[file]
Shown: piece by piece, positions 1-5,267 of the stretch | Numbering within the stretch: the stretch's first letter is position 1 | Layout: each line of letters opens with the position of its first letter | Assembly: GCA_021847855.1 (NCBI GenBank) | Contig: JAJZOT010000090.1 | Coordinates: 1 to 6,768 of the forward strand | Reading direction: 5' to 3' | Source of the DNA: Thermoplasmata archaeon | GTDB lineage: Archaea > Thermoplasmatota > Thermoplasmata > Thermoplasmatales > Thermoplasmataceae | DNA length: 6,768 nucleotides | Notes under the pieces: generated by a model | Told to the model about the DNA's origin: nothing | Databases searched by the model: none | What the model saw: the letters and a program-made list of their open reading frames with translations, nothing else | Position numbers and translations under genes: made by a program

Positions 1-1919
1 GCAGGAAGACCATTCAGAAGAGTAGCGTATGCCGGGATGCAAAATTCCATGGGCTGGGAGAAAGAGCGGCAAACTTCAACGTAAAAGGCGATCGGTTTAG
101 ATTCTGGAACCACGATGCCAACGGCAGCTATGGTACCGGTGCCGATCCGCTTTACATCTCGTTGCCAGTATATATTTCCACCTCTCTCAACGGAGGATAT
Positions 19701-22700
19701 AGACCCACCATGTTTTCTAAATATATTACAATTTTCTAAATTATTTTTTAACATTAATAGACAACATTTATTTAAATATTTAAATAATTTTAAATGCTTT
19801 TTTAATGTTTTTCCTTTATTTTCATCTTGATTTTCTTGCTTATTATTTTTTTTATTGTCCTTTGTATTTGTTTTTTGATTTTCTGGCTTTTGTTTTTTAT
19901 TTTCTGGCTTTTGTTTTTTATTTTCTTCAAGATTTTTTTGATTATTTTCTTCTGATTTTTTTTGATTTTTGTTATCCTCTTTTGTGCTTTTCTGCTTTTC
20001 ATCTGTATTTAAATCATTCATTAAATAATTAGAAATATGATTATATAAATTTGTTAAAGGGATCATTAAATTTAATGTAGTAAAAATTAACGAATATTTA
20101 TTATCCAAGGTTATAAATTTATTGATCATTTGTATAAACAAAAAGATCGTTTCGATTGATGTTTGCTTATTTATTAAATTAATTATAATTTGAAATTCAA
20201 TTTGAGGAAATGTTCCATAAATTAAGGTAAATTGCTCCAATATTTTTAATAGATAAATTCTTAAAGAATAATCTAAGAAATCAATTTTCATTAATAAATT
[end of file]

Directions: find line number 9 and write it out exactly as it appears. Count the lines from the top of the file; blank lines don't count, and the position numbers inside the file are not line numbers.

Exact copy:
20001 ATCTGTATTTAAATCATTCATTAAATAATTAGAAATATGATTATATAAATTTGTTAAAGGGATCATTAAATTTAATGTAGTAAAAATTAACGAATATTTA